Similar companies are already operating in Europe and Asia. Before now, access to materials, the price of equivalent fuels, and operational costs have stopped them from reaching their potential in the US.

Brightmark is hoping it’s solved this equation. Demand for its solutions is high, and the company plans to build more plants across the country.

“We’ve had literally almost thousands of communities say, ‘We would like for you to help solve the plastic problem in our community,'” Powell said.

“The day that we ran out of plastics to put into our facilities would be a great day, because it means we’ve changed the waste problem in the world.”

EDITOR’S NOTE: This video was originally published in October 2020.

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A biotech company is making vegan bacon, leather, and a Styrofoam-like packaging out of lab-grown mushrooms

  • Ecovative Design is making eco-friendly products like plant-based meat and imitation leather out of mycelium, the root structures of mushrooms.
  • It also makes packaging material that could replace Styrofoam, which takes up one-third of all landfill space.
  • The company has raised $100 million in capital and is part of a $4 billion meat-alternative market.
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Why I’m throwing away every plastic thing in my kitchen ASAP

Following is a transcript of the video.

Narrator: There’s been a lot of buzz about dubious chemicals in the environment that might contribute to some pretty frightening stuff like obesity, breast cancer, thyroid issues. And they seem to lurk everywhere: in pesticides, cosmetics, and especially plastic packaging. In light of this, it’s understandable to start panicking. But before you do, let’s hear what molecular biologist Bruce Blumberg has to say on the subject. He’s been studying the link between synthetic chemicals and obesity for around 15 years. So he might be able to give us a better idea of what’s really going on and what to do about it.

Bad news is, Blumberg confirmed that, yep, we’re surrounded by these chemicals. One of the most well known is BPA, or Bisphenol A, which shows up in water bottles, cans, milk cartons, and more.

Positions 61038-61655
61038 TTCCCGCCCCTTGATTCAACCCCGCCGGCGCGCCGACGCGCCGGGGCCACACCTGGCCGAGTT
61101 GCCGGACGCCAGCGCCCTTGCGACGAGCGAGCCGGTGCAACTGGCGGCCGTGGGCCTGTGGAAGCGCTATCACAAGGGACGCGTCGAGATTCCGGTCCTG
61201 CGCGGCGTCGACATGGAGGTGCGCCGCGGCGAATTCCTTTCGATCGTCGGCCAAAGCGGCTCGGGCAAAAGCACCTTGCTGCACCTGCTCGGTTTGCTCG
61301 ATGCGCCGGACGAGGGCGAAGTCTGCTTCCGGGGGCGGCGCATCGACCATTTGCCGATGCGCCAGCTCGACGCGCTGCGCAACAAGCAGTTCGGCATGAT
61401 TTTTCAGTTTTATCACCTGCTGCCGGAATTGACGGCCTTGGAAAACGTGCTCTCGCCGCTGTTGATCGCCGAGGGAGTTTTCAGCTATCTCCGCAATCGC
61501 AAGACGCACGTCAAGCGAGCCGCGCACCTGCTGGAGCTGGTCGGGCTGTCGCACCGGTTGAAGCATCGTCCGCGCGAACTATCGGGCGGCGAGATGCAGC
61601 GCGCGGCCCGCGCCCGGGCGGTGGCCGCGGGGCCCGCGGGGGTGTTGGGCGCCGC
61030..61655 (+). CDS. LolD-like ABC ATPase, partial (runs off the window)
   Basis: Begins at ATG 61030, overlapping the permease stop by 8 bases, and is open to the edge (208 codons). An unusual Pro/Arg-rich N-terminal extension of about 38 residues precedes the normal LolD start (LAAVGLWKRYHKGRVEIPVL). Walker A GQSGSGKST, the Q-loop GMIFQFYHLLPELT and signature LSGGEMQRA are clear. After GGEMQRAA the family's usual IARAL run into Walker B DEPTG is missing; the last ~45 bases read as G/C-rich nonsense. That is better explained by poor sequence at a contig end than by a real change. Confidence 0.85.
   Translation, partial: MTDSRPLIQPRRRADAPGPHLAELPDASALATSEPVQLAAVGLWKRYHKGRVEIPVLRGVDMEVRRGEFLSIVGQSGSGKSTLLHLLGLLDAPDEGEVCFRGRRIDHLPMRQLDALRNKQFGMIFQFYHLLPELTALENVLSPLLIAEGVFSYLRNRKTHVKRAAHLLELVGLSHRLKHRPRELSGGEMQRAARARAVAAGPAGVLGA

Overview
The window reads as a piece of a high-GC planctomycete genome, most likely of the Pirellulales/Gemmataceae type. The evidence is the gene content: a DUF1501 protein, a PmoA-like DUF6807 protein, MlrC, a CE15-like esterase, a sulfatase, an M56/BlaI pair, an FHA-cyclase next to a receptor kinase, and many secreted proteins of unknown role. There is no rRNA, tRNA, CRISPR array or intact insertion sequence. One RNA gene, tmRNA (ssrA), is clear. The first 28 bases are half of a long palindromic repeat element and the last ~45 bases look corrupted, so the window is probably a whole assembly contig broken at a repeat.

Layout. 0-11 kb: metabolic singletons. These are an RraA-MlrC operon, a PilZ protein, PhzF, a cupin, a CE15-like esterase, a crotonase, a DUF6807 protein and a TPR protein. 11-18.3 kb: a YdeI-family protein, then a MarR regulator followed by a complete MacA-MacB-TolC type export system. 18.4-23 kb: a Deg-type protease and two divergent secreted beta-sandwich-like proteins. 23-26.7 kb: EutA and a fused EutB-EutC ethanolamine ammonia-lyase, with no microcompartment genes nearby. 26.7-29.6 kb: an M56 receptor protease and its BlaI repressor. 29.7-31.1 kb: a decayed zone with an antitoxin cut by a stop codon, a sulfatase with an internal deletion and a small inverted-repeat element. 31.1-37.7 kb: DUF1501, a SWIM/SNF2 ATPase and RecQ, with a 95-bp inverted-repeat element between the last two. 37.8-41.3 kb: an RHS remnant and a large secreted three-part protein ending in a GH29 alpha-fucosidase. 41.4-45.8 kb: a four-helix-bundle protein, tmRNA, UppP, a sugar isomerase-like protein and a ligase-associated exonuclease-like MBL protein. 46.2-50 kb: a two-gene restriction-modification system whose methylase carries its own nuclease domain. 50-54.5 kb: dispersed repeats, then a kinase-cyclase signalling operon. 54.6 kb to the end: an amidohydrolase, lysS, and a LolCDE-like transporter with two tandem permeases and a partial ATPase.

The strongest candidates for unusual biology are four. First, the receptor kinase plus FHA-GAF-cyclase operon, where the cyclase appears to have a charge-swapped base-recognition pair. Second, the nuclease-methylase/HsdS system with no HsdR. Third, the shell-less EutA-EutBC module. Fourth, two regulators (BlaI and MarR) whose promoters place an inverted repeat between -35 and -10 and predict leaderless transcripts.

Bruce Blumberg: You get them from thermal paper receipts. Like I have, I have these receipts from a recent trip. All of these things are coated with Bisphenol A. It goes right into your skin.

Narrator: BPA has been making headlines for years about whether or not it’s harming us. And while FDA-funded and independent studies have conflicting conclusions, the bigger heart of the issue is this: BPA is hard to get away from because it’s a key building block in the tough, clear, flexible plastic called polycarbonate. And that proximity to food is what concerns scientists like Blumberg.

Bruce Blumberg: You don’t want to store food in plastics because some fraction of those plastics will leach into your food.

Narrator: The BPA molecules that make up plastic are bound together by what’s called an ester bond, which is extremely sensitive to heat. So when you heat up your food in plastic, that heat breaks some of the bonds, releasing the chemicals into your food. A survey by the CDC of 2,517 people estimated that over 90% of Americans have detectable levels of BPA in their urine. And BPA isn’t alone. Phthalates, which make plastic flexible, can also leach into food when heated.

And reviews of hundreds of studies have linked BPA and phthalates to heart disease, obesity, and Type 2 diabetes. Not to mention a 2015 review linked phthalates with impaired neurological development in children, which in 2018 prompted the American Academy of Pediatrics to announce that families should avoid plastic food containers entirely. And other studies on animals, like mice and monkeys, have shown that these chemicals can lead to problems in the lungs, brains, and reproductive organs.

This is about the time someone like me would probably panic. But there are ways you can avoid these chemicals. Blumberg suggests it’s best to just stick to heating your food in anything but plastic. Now, quick aside, BPA-free plastic containers aren’t the answer because research suggests that BPS and BPF, the most common replacements for BPA, might have similar effects on your body. Instead, opt for replacements like ceramic or glass containers.

Bruce Blumberg: You have to do the best you can, and it makes sense to me to do the things that give you the most return for the least effort.

Narrator: And here’s the best part. Once you reduce exposure, those chemicals slowly leave your body. As Blumberg says, they’re stored in fat cells, which eventually die and ultimately leave your system.

Bruce Blumberg: Don’t stress about it, right? Do your best and make conscious choices to improve things.

EDITOR’S NOTE: This video was originally published in March 2019.

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A Mexican company is turning leftover avocado pits into biodegradable silverware

  • Last year, Americans consumed over 6 billion avocados, leaving behind tons of inedible pits that turn into food waste. 
  • The Mexican company Biofase converts around 130 tons of avocado seeds a month into forks, knives, spoons, and straws.
  • The company claims its bioplastic food products have a lower carbon footprint than any other comparable material – even paper.